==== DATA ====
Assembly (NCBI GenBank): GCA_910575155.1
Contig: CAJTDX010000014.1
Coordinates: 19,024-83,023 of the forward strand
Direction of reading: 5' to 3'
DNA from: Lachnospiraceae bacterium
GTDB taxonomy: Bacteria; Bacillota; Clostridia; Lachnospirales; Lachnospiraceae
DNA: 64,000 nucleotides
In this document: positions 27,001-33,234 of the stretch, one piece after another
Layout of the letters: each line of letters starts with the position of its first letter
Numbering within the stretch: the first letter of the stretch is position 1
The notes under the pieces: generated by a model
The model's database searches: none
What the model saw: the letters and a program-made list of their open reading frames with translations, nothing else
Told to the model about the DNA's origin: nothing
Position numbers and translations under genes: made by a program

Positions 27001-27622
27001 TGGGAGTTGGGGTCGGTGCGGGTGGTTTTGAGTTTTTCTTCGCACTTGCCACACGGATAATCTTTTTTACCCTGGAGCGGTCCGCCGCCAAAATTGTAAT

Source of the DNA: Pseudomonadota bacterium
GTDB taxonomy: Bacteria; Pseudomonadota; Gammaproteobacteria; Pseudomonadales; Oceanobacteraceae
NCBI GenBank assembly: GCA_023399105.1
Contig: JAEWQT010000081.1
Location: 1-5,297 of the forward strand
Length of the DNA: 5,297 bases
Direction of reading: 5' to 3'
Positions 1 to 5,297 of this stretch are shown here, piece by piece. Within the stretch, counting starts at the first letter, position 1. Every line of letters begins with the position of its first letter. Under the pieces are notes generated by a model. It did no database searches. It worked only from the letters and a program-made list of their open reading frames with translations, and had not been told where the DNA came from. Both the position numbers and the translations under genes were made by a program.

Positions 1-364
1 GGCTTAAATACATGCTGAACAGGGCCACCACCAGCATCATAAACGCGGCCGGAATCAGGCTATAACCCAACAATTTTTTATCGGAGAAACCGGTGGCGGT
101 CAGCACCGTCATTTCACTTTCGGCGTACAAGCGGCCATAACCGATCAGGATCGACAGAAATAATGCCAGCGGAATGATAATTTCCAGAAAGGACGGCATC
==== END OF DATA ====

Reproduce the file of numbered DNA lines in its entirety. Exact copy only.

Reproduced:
Assembly (NCBI GenBank): GCA_910575155.1
Contig: CAJTDX010000014.1
Coordinates: 19,024-83,023 of the forward strand
Direction of reading: 5' to 3'
DNA from: Lachnospiraceae bacterium
GTDB taxonomy: Bacteria; Bacillota; Clostridia; Lachnospirales; Lachnospiraceae
DNA: 64,000 nucleotides
In this document: positions 27,001-33,234 of the stretch, one piece after another
Layout of the letters: each line of letters starts with the position of its first letter
Numbering within the stretch: the first letter of the stretch is position 1
The notes under the pieces: generated by a model
The model's database searches: none
What the model saw: the letters and a program-made list of their open reading frames with translations, nothing else
Told to the model about the DNA's origin: nothing
Position numbers and translations under genes: made by a program

Positions 27001-27622
27001 TGGGAGTTGGGGTCGGTGCGGGTGGTTTTGAGTTTTTCTTCGCACTTGCCACACGGATAATCTTTTTTACCCTGGAGCGGTCCGCCGCCAAAATTGTAAT

Source of the DNA: Pseudomonadota bacterium
GTDB taxonomy: Bacteria; Pseudomonadota; Gammaproteobacteria; Pseudomonadales; Oceanobacteraceae
NCBI GenBank assembly: GCA_023399105.1
Contig: JAEWQT010000081.1
Location: 1-5,297 of the forward strand
Length of the DNA: 5,297 bases
Direction of reading: 5' to 3'
Positions 1 to 5,297 of this stretch are shown here, piece by piece. Within the stretch, counting starts at the first letter, position 1. Every line of letters begins with the position of its first letter. Under the pieces are notes generated by a model. It did no database searches. It worked only from the letters and a program-made list of their open reading frames with translations, and had not been told where the DNA came from. Both the position numbers and the translations under genes were made by a program.

Positions 1-364
1 GGCTTAAATACATGCTGAACAGGGCCACCACCAGCATCATAAACGCGGCCGGAATCAGGCTATAACCCAACAATTTTTTATCGGAGAAACCGGTGGCGGT
101 CAGCACCGTCATTTCACTTTCGGCGTACAAGCGGCCATAACCGATCAGGATCGACAGAAATAATGCCAGCGGAATGATAATTTCCAGAAAGGACGGCATC